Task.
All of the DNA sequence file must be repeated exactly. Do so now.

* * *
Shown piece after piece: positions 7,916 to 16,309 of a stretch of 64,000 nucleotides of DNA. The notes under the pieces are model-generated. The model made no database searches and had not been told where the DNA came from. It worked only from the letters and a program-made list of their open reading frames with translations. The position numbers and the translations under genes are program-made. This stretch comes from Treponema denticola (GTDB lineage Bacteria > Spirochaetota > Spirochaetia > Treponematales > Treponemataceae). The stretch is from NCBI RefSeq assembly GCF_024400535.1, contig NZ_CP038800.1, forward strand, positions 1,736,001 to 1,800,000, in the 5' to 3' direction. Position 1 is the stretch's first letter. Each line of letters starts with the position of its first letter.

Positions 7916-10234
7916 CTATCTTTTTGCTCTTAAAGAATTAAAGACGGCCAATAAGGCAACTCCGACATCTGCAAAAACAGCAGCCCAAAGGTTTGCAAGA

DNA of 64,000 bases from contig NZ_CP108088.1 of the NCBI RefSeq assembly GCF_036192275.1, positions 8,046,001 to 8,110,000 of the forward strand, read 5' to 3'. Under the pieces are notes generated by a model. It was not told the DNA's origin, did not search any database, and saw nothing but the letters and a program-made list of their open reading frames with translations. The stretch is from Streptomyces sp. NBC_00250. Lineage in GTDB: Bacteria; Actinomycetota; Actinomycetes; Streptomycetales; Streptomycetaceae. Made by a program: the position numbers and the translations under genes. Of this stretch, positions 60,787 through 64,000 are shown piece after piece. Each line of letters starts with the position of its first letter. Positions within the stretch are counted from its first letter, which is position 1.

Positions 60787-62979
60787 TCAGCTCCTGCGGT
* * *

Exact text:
Shown piece after piece: positions 7,916 to 16,309 of a stretch of 64,000 nucleotides of DNA. The notes under the pieces are model-generated. The model made no database searches and had not been told where the DNA came from. It worked only from the letters and a program-made list of their open reading frames with translations. The position numbers and the translations under genes are program-made. This stretch comes from Treponema denticola (GTDB lineage Bacteria > Spirochaetota > Spirochaetia > Treponematales > Treponemataceae). The stretch is from NCBI RefSeq assembly GCF_024400535.1, contig NZ_CP038800.1, forward strand, positions 1,736,001 to 1,800,000, in the 5' to 3' direction. Position 1 is the stretch's first letter. Each line of letters starts with the position of its first letter.

Positions 7916-10234
7916 CTATCTTTTTGCTCTTAAAGAATTAAAGACGGCCAATAAGGCAACTCCGACATCTGCAAAAACAGCAGCCCAAAGGTTTGCAAGA

DNA of 64,000 bases from contig NZ_CP108088.1 of the NCBI RefSeq assembly GCF_036192275.1, positions 8,046,001 to 8,110,000 of the forward strand, read 5' to 3'. Under the pieces are notes generated by a model. It was not told the DNA's origin, did not search any database, and saw nothing but the letters and a program-made list of their open reading frames with translations. The stretch is from Streptomyces sp. NBC_00250. Lineage in GTDB: Bacteria; Actinomycetota; Actinomycetes; Streptomycetales; Streptomycetaceae. Made by a program: the position numbers and the translations under genes. Of this stretch, positions 60,787 through 64,000 are shown piece after piece. Each line of letters starts with the position of its first letter. Positions within the stretch are counted from its first letter, which is position 1.

Positions 60787-62979
60787 TCAGCTCCTGCGGT